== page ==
Tuesday, August 4, 2009
What Do You Want to See?
Alright...I'm on vacation. Based on the last two blogs entries, I need one. Sometimes in my effort to connect the dots, I literally wear myself out.
Something fun I've done with my kids in the past that we are re-visiting on this vacation is the "What do I want to see today?" game.
So, here is how it works. First thing in the morning, gather the clan together and ask the question, "What do you want to see today?" The object of the game is for each person to name something they rarely see, that they want to see some time over the course of their day. The challenge, however, is that the "thing seen" must be seen a total of three times. No more, no less.
Several months ago, my daughter Helen set a pretty high bar. "I want to see three pink cars." We had no plans to attend a Mary Kay seminar in the next 24 hours so the apparent likelihood of seeing three pink cars before my daughter's bedtime was slim to none.
Well...I'll be darned if three hours later, two of the three pink cars had been spotted. The remainder of the day, as we went about our errands, we searched high and low for the final pink car...but to no avail...the car did not reveal itself.
About 8:00 just before Helen's bedtime, I realized I had run out of my asthma medication. (I was diagnosed with exercise-induced asthma in my early 20's) so off Helen and I trekked to the pharmacy. The prescription was ready for us when we arrived. As I stood at the check-out counter, Helen squeals with delight. "Mom. Look! The pink car. See! THE pink car!" Helen is pointing to a small pink toy car which is precariously balanced on the magazine rack, apparently forgotten and left there by another family.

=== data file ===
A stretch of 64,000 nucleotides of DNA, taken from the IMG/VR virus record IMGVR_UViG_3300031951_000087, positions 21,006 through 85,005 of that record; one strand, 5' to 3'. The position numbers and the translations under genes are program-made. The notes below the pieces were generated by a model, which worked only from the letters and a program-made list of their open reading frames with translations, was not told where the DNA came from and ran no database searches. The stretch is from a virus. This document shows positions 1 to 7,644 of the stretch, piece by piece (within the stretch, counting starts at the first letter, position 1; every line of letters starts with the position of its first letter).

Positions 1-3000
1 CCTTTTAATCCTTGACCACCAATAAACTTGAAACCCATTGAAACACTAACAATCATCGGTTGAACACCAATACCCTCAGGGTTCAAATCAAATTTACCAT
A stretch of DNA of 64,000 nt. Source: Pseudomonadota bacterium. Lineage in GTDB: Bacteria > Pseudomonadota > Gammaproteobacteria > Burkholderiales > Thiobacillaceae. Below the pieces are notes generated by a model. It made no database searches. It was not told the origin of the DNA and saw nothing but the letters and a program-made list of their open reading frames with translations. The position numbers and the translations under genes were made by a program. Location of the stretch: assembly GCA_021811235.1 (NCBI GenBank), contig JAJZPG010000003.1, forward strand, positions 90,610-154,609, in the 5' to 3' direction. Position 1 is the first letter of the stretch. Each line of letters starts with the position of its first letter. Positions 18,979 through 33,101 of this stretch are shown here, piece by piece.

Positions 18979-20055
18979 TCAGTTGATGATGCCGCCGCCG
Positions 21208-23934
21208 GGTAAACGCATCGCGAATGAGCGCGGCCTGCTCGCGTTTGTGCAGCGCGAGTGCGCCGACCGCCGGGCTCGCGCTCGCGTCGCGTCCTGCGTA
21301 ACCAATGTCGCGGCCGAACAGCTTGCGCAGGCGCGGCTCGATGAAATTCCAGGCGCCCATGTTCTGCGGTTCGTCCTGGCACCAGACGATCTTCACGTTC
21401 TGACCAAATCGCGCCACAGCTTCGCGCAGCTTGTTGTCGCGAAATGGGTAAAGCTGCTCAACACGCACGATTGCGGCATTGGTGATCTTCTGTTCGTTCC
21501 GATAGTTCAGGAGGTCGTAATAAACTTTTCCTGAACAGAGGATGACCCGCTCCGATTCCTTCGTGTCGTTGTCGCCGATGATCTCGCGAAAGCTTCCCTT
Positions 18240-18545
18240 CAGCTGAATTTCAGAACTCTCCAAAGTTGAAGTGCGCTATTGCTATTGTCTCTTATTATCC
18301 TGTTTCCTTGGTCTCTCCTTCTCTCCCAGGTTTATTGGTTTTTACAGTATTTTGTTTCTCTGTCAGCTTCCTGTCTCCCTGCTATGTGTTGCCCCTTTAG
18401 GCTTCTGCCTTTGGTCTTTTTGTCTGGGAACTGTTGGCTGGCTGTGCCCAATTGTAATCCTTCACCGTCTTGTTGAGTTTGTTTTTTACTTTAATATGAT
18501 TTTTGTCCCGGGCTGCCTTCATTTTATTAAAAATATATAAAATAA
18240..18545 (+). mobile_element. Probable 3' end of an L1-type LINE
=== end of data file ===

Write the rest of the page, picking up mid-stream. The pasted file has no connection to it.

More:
We left the car there, but OUR mission was accomplished. Three pink cars had, indeed been seen.
On another occasion, the goal was to see three red stars. Helen was very specific this time...the stars had to have five points and the red had to be through and through. No outlines of a star were acceptable. The stars had to be solid red.
Just starting out on our errands, Helen shouts out from the backseat of the car, "Look Mom, there's the first one!" On the side of a large tractor trailer, tucked neatly into the company's logo, rested a five-pointed solid red star! I chuckle as I ponder her nonchalant approach to the game these days...as if she just KNOWS that what she is seeking will be seen. (The pink car experience must have solidified her belief in expectation.)
"Very cool, Helen. Very cool."
A couple of hours later, we are leaving one of our errand-stops. The automated doors open and Helen and I step out. A woman shouts, "Molly Barker. Stop! Molly! Do you remember me?"
The woman walked over and reminded me that she had attended a coach's training some time ago. During our conversation, Helen begins nudging me.
"Hold on a minute, Helen. Hold on." I knew she was ready to go home.
The nudging continued.
I leaned down to be eye level with her and asked, "What is it, sweetie? You are not letting up on this one."
With a huge grin on her face, Helen whispered, "Mom. Look at her arms!"
There neatly tucked away on each wrist was a red star tattoo. A solid red, five-pointed star tattoo.